In one form or another, the herb ephedra has been used in supplements for more than 3,000 years. Practitioners of traditional Chinese medicine (TCM) have valued ephedra, or ma huang, for its powers as a general restorative, an asthma remedy, and a dilator of the bronchial passages to ease breathing. A North America variant, known as Mormon tea, was used by the settlers of the southwestern United States in the 1800s to the same effect.
Ephedrine, the active component of ephedra, was first discovered in 1885. Further research in the
Research in three different forums resulted in the regulation of the use of ephedrine. The World Anti-Doping Agency (WADA), a successor organization to the different agencies of the International Olympic Committee that had attempted to regulate drug use in sport through the 1990s, conducted extensive research into the performance-enhancing qualities of ephedrine. WADA regulations prohibit the use of ephedrine by athletes in amounts greater than 10 mcg per ml in any international sports competition over which it has authority. The United States Food and Drug Agency (FDA), which is responsible for the regulation of all dietary supplements manufactured, imported to, or sold in the United States, determined that a significant health risk existed for the public through the consumption of ephedra supplements. Consequently, in 2004, all ephedra supplements were banned in the United States. The U.S. prohibition was made against the backdrop of the sudden death by cardiac arrest of Baltimore Orioles pitcher Steve Bechler, who was believed to have been taking ephedra supplements at the time of his death. Related research carried out in England and other European laboratories stimulated similar regulatory restrictions on ephedra throughout the European Community.
Ephedra-free supplements were developed to fill this regulatory void. Manufacturers have sought to replace the proven stimulant effect of ephedrine with a number of compounds, including caffeine, Citrus aurantium, ginseng, and synthetic compounds.
Caffeine is a well-known stimulant, although it has a lesser impact on the central nervous system than ephedrine. Supplements commonly include caffeine-rich substances such as black tea, cola nut extract, or guarana (a root obtained in the Amazon basin). Citrus aurantium (commonly called bitter orange) is a compound similar in composition to ephedrine; the active component is synephrine, a stimulant. While a legal component of supplements distributed and sold for general health and purported weight loss qualities (often referenced as having "fat-burning" properties, or thermogenesis), synephrine is listed as a WADA-prohibited substance. The risks associated with bitter orange/synephrine use regarding the effect upon the user's heart rate are not demonstrably different that those established through ephedrine research. Ginseng and willow bark are herbs reputed to have aspirin-like effects on athletic performance, working as an anti-inflammatory in the musculoskeletal system. Engineered compounds such as DMAE (2-dimethylaminoethanol) are reputed to provide memory-enhancing and increased energy performance powers. As of 2006, long-term research on the effects of DMAE is not yet available.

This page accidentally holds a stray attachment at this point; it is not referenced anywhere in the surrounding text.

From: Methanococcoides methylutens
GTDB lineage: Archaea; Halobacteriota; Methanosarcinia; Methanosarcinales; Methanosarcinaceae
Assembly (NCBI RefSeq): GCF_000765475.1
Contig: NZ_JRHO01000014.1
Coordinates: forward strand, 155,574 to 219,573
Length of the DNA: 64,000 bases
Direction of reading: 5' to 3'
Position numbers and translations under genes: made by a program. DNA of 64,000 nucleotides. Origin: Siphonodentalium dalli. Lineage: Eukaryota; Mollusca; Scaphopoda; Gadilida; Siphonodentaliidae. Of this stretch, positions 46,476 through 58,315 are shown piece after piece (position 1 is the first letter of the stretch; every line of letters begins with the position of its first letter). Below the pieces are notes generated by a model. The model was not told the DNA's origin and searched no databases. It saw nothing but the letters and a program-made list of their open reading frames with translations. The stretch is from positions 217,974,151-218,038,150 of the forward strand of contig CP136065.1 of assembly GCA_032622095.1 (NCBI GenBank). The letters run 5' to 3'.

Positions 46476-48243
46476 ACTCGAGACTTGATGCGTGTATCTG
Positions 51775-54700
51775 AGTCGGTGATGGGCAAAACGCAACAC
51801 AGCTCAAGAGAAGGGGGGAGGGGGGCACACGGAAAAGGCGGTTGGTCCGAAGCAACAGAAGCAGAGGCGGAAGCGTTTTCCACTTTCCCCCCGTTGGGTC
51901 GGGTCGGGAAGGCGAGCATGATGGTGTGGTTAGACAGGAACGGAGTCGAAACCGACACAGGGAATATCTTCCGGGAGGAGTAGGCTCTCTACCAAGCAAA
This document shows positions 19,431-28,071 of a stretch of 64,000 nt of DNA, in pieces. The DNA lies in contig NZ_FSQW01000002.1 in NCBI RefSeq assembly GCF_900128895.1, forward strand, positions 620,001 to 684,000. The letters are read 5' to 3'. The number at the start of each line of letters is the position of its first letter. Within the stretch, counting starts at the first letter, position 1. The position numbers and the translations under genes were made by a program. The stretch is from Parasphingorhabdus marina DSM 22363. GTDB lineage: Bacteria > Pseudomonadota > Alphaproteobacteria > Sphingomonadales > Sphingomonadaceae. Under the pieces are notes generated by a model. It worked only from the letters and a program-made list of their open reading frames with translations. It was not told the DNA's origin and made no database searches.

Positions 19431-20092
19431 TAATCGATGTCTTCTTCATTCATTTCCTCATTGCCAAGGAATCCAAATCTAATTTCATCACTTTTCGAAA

By the scientific standards of objective testing over time, using large population samples, the period between the identification of difficulties with ephedra use and the introduction of ephedra-free supplements is a short one. It may be that so long as any stimulant that mirrors the properties of human adrenaline is used, issues will arise regarding the safety of the use of such compounds in relation to the heart and the central nervous system. The practitioners of traditional Chinese medicines valued ephedra not as a sport supplement, but as a general restorative and balm to the health of a person. If ephedra were
Ephedra and its replacement, Citrus aurantium, do not have a long life within the biology of the body; they are both readily processed, broken down, and excreted, as each is water soluble.